In 2004, we hosted a reading by the breathtakingly original Alaskan poet Olena Kalytiak Davis. She is an intensely present reader and someone deeply immersed in poetry. From the beginning, it was a riveting evening, made all the more powerful by the intimacy of our 500-square-foot store. In the middle of her reading, she began to talk about Randall Jarrell’s poem “Seele im Raum,” which she discovered none of us knew. And so she pulled Jarrell’s The Complete Poems from our shelves and read us this stunning poem. In it, Jarrell, an American who lived from 1914 to 1965, writes in the voice of a woman who may or may not have seen an eland (a kind of antelope) eating at the dinner table with her husband and children— “Shall I make sense or shall I tell the truth? / Choose either—I cannot do both.” It is a fearless, heartbreaking piece whose title, taken from a poem by the German writer Rainer Maria Rilke, translates as “soul in the room.” Jarrell’s work has not been much a part of my life, but oh that poem, oh that moment when I met it.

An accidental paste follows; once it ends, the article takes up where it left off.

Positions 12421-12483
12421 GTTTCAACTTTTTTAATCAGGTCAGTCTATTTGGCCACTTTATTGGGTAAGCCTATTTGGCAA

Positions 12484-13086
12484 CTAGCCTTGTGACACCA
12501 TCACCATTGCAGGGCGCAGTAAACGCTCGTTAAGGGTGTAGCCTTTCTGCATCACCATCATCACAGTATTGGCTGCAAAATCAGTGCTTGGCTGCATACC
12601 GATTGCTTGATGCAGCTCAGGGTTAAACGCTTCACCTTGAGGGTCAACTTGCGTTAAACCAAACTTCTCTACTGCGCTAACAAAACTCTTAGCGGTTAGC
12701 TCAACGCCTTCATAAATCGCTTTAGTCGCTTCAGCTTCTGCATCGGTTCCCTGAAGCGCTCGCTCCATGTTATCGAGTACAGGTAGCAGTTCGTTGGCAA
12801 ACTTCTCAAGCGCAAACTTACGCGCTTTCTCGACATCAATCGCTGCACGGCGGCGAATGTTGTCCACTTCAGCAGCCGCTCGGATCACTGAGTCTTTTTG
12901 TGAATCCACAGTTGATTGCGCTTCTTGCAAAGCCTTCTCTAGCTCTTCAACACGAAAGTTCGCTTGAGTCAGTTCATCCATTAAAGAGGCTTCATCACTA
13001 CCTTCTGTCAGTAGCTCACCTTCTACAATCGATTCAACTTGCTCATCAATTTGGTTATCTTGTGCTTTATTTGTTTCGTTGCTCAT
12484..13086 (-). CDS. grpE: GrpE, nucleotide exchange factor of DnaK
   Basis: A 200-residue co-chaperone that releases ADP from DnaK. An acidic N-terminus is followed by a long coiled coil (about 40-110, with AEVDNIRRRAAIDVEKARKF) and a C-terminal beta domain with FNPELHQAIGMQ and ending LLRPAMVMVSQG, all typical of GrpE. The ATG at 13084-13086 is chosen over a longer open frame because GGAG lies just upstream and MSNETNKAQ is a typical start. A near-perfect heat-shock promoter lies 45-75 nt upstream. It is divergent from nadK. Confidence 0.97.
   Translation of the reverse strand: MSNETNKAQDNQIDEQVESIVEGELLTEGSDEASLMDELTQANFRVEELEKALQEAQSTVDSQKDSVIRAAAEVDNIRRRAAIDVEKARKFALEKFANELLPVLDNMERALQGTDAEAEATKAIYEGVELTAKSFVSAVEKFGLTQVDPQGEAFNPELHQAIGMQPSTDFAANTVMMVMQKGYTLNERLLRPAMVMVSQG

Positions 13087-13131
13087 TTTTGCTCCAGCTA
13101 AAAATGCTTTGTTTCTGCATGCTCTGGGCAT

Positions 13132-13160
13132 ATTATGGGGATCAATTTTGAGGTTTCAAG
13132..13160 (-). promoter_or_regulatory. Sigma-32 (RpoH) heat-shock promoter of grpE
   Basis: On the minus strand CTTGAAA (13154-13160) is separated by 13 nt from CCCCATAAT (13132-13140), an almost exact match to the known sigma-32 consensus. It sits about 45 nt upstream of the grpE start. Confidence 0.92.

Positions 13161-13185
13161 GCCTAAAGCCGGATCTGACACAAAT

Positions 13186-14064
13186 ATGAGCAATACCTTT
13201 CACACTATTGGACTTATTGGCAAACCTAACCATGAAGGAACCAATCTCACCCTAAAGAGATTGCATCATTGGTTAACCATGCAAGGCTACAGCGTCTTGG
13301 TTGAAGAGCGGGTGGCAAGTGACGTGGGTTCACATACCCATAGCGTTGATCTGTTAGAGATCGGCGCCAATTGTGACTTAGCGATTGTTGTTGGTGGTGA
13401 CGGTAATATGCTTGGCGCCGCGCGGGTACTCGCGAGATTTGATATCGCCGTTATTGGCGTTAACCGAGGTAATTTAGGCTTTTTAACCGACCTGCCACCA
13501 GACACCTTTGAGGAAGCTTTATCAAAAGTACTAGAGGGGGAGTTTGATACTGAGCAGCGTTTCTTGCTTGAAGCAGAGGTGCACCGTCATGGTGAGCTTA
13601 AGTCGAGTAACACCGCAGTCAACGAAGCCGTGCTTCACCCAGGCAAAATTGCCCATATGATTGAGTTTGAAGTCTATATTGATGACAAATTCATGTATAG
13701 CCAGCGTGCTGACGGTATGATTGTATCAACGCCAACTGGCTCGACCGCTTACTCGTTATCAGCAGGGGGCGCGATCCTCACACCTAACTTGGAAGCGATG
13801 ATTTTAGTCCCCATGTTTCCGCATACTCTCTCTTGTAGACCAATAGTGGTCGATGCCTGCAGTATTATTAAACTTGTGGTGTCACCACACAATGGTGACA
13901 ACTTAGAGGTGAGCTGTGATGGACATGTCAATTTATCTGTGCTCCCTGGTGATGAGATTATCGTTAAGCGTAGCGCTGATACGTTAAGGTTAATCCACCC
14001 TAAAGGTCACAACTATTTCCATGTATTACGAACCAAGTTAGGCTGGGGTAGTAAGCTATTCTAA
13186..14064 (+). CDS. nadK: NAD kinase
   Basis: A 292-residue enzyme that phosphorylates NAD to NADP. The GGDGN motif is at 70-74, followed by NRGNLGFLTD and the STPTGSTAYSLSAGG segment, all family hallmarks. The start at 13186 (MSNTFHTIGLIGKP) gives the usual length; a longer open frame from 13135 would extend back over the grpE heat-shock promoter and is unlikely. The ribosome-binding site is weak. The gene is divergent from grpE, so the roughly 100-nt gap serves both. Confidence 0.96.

And here’s another . . .